On Tuesday, Las Vegas Golden Knights forward Ryan Reaves hit Washington Capitals forward Tom Wilson with a blindside hit. Reaves was ejected from the game, and Wilson also left the game with a concussion. Fan response ran the usual gamut, from lauding Reaves for giving Wilson a taste of his own medicine, to demonizing Reaves for making what many would consider a dirty hit (while, presumably, not understanding what “irony” means).
Two days later, Inscriptagraphs, a sports memorabilia store based in Las Vegas that specializes in autographed items, was selling 16″ x 20″ photos of Reaves standing near an injured Wilson — and signed by Reaves in red ink with the inscription “He ran into a Lion in the Jungle,” which Reaves said in a postgame statement.
Capitals forward Tom Wilson received a 20-game suspension on Wednesday for delivering an illegal hit to the head to Blues forward Oskar Sundqvist in a preseason game on September 30. It is a decision that has been met with both resounding praise and harsh criticism over the past day.
Wilson is not a bad person, nor is he a bad player. In fact, he was awarded the Bob Probert Bowl in the First Annual Puck Junk Awards earlier this year for possessing that formidable balance of skill and aggression.
However, his hit on Sunqvist was egregious and inexcusable. So, the NHL handing Wilson a 20-game suspension was the right thing to do. Here’s why.
The 2018 NHL Awards take place tonight. Seeing the same great players over and over win trophies and make boring speeches is fine and all, but what hockey needs is a little variety to its awards. So here are six all-new and exciting trophies that the NHL should give out to these six unique and interesting players. But the NHL is more likely to give Quebec its next expansion franchise than to acknowledge the feats of these guys. I guess that leaves it to me. So I present to you the First Annual Puck Junk Awards!
OK, I will admit that the title is a lie. The Capitals and Maple Leafs played many games at the Montreal Forum — just never against each other at the Montreal Forum. But the card above states otherwise. What’s going on here?
Since the Washington Capitals entered the NHL in 1974, the team has been in the Stanley Cup Finals just twice: back in 1998 and now in 2018. And during the team’s 43-year history, there have been only a handful of offbeat Capitals hockey cards. Here are eight such cards of Capitals players that are so fun, strange or ridiculous that they just have to be shared.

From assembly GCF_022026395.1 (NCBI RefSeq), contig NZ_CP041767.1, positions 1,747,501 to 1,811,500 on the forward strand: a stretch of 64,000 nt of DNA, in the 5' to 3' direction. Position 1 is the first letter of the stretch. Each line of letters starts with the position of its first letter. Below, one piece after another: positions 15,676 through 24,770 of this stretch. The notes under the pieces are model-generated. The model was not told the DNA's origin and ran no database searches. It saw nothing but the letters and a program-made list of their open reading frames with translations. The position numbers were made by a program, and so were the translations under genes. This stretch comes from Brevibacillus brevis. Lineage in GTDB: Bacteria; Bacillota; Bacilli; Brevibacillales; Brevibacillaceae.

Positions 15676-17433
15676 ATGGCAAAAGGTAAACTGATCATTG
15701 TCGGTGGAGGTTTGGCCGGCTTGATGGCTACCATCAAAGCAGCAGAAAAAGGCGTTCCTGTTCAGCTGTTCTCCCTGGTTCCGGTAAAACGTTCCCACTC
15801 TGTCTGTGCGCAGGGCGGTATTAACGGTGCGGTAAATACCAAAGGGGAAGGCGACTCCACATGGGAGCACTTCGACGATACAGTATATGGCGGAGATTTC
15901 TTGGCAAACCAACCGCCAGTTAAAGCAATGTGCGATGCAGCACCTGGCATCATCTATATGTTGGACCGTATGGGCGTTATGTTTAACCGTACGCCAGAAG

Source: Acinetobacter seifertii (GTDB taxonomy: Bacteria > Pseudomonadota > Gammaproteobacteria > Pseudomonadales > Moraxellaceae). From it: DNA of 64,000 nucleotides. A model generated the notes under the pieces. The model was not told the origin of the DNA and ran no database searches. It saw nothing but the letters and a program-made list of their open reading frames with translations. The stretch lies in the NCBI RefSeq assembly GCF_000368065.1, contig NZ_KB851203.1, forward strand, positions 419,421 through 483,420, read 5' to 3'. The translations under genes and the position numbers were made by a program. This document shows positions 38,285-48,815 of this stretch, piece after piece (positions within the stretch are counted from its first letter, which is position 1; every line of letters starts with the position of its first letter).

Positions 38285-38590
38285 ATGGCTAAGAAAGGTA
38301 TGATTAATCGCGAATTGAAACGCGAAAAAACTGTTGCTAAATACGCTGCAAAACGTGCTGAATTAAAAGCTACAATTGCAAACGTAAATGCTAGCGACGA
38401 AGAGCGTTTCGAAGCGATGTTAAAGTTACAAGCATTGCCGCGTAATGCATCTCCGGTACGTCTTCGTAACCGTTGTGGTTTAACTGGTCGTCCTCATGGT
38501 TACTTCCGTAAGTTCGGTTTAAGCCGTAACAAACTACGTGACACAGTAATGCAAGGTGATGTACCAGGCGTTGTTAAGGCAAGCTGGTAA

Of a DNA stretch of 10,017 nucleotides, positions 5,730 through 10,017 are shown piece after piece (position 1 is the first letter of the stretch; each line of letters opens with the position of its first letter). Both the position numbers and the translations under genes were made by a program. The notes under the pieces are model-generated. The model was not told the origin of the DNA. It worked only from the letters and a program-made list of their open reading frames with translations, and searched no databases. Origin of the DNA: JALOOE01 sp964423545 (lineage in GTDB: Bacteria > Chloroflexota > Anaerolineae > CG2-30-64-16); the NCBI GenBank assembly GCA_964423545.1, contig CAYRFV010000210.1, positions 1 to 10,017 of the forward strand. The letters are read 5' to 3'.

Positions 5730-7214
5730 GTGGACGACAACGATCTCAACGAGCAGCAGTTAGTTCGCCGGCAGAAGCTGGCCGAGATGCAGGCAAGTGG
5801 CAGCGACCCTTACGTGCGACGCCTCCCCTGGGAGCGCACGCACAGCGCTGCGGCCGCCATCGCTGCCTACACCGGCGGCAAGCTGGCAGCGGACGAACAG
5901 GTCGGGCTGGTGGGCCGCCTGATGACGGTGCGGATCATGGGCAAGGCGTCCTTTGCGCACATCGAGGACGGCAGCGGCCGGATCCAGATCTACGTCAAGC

When thinking of hockey’s greatest scorers, it is easy to overlook Dennis Maruk. Twice he put up 50 or more goals and was nearly a point-per-game player in his 14-year NHL career. But if you look at the sad-sack teams Maruk was doomed to play on — the California Golden Seals, the Cleveland Barons, the Minnesota North Stars and the Washington Capitals — it is easy to understand why Maruk is often forgotten. Three of the four teams he played on don’t even exist anymore, and the Capitals were so bad in the early 1980s that the team almost moved.
Perhaps it is the lack of press that Maruk got during his career that makes his new book, entitled “Dennis Maruk: The Unforgettable Story of Hockey’s Forgotten 60-Goal Man,” so appealing. Thousands of words have been written about Bobby Orr’s Cup-clinching goal, but not so much about the feisty center with the Fu Manchu. Maruk’s book is co-authored by SportsNet’s Ken Reid (“One Night Only,” “Hockey Card Stories“) and puts a much-deserved spotlight on Maruk’s stellar NHL career.
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Sal & Tim talk about the craziness that was the first round of the 2017 NHL Playoffs, playing daily fantasy playoff hockey on the Topps Skate mobile app, building sets on the cheap with Upper Deck E-Pack, Dennis Wideman gettin’ sued and more.
Podcast #23 is an hour long, so grab a tall one, kick back and hit play.
Whenever a company makes a set of retired greats, the likelihood is high that a photo used on a card many years ago may find its way back on a card again. Take for instance this photograph of Mike Gartner on his 2000-01 Upper Deck Legends card. I knew I saw it on another card before. You just don’t forget a menacing, pissed-off glare like the one Gartner is giving here — even if it isn’t directed at you.
It turns out, I was right…from a certain point of view, as Obi-Wan Kenobi would say.
Olaf Kolzig was not what you’d call a “hot dog” during the early days of his long NHL tenure. The first five years of his pro career were mostly spent in the minor leagues, while the next three were spent playing second fiddle to former All-Star goaltender Jim Carey. Back then, “Olie the Goalie” spent more time riding the pine than stopping pucks.